And even then, I’ll probably want to compare notes about them…
Wales, United Kingdom
A Rugby Day in Cardiff
Mae hen wlad fy nhadau! (Land of my fathers)
Cardiff on a rugby day is an absolute must, especially if you’re in the area through February and March to catch the six nations and more specifically, the Wales v Ireland match!
While the England v Wales game is the most anticipated game of the season for the Welsh, there’s nothing that compares to the atmosphere out in the streets of Cardiff after Wales play Ireland. A sea of red and green take to the streets, chanting, praising a good game and enjoying each other’s quirky accents. There’s so much love in the air and everybody wants a cwtch (hug). Nobody cares who wins, because it doesn’t matter – as long as one of us beats the English!
We love our little green cousins.
Republic of Ireland
Live Music in Dublin
The next best thing to being an Irish rugby fan in Wales, is being a Welsh music lover in Ireland. The stunning beauty of the cobbled streets dotted with original Irish bars (not like the six consecutive Paddy and Murphy bars along the high street of every tourist town ever, actual Irish bars). Tuneful melodies emitting from every doorway invite you in to dance and fall in love with a total stranger playing the harmonica. Spellbinding acoustic solos that will make you feel like Hilary Swank in P.S. I Love You (guys, I know that gets all the feels with you too). A husky Irish man singing country songs straight at you, or a beautiful green-eyed, auburn-haired lady encouraging butterflies to perform their own Irish jig in the pit of your stomach.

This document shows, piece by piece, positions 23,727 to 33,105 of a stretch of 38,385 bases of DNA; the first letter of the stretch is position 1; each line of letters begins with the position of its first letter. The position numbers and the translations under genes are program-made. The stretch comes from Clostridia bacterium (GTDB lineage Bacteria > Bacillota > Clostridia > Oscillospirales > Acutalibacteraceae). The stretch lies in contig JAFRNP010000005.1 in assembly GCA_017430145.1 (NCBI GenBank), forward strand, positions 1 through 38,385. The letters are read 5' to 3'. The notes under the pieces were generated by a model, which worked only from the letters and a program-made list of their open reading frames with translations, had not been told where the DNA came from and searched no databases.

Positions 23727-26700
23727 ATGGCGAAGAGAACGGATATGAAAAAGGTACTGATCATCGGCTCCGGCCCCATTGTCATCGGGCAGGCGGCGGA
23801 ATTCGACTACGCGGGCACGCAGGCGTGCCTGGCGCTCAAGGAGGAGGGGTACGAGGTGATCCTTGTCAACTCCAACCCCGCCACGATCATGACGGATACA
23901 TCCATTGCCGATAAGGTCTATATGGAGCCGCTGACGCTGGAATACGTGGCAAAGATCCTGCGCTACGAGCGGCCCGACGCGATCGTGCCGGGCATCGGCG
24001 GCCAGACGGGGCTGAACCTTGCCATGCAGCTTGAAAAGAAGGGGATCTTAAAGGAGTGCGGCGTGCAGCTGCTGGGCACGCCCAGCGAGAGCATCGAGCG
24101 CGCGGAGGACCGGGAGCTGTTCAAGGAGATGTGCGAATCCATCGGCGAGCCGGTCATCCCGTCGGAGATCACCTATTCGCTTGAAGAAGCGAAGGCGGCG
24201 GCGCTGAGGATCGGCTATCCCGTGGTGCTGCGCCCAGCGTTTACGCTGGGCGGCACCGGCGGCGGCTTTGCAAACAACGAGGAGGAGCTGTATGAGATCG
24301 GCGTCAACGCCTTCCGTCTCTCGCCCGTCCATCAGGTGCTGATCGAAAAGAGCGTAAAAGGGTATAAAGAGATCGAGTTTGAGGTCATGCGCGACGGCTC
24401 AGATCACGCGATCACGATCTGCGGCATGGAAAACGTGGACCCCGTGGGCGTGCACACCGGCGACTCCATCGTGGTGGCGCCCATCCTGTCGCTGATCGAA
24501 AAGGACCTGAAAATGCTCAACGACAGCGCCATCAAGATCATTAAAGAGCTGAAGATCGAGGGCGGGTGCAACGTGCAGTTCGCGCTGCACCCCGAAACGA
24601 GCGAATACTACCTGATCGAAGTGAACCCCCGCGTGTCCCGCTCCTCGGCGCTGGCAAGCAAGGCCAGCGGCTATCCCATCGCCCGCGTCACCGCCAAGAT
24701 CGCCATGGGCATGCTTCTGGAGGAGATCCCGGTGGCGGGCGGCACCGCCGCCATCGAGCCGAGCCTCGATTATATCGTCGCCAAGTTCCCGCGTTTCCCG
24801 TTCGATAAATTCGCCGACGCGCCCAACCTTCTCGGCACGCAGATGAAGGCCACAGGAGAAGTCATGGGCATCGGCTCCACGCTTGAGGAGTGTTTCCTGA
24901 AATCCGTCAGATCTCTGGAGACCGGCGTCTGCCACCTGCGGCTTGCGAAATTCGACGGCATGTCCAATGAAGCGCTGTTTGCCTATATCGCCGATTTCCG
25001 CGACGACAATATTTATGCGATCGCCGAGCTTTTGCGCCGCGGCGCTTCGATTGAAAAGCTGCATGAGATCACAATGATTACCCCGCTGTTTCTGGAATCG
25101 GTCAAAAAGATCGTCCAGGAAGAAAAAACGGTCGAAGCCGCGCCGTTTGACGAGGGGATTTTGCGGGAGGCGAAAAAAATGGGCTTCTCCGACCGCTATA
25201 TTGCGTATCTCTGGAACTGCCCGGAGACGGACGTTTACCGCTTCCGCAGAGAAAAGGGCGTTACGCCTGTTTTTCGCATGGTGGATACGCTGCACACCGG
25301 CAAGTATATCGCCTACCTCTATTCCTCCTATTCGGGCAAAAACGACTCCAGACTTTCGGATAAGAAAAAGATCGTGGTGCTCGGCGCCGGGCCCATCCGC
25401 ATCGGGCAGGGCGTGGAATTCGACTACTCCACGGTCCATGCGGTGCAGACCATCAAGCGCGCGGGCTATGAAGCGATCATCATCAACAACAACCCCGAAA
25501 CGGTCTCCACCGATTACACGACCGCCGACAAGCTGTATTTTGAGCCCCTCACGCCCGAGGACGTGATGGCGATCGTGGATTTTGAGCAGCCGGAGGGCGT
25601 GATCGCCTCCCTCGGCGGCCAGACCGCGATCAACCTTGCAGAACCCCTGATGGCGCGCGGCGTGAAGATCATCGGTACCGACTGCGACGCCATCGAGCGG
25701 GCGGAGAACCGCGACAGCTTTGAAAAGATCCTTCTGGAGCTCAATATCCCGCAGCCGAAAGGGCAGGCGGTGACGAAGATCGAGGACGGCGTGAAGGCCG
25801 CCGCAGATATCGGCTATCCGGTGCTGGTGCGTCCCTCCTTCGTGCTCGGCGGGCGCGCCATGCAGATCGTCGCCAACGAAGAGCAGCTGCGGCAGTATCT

Drink, dance and be merry in Dublin at least once in your life.
Learning to Ski or Snowboard
Maybe not the most popular or raved-about skiing destination in the world, or even in Europe, but every time I smell the authentic wood-burning scent of a pizza oven, I can’t help but be transported back to a rickety log cabin, with an open fire. Brandy hot chocolate in hand, at the side of a bustling ski slope, the sound of tiny bells jingling all around – bearded old men, trying to sell a ‘lucky charm’ to the tourists to keep them safe on the slopes and to make a few extra levs to feed their families. Or maybe just to buy a beer at the end of a long cold day to enjoy with their beardy friends.
The ski slopes in Bulgaria are considered by the rest of Europe as “beginner slopes”. This is an ideal first ski holiday and it won’t take much for you to fall in love with both the sport and the views here. After long tough days out on these cold mountains, you should sign up for any tourist events on offer, where you might be invited out to enjoy a traditional dinner, drinks and some Bulgarian dancing. If this is available to you, do it! So much fun to be had here, don’t miss out on it.
Sleeping with Baboons
In the vast desert wilderness of Namibia, there are orphans. Tiny orphans whose mothers have been torn away from them in the night, orphans who have been left to fend for themselves against the predators, poachers and an ever shrinking habitat. I am talking about the non-human orphans of Africa: baboons, meerkats, warthogs, birds, springbok, cheetahs, leopards, painted dogs… the list goes on.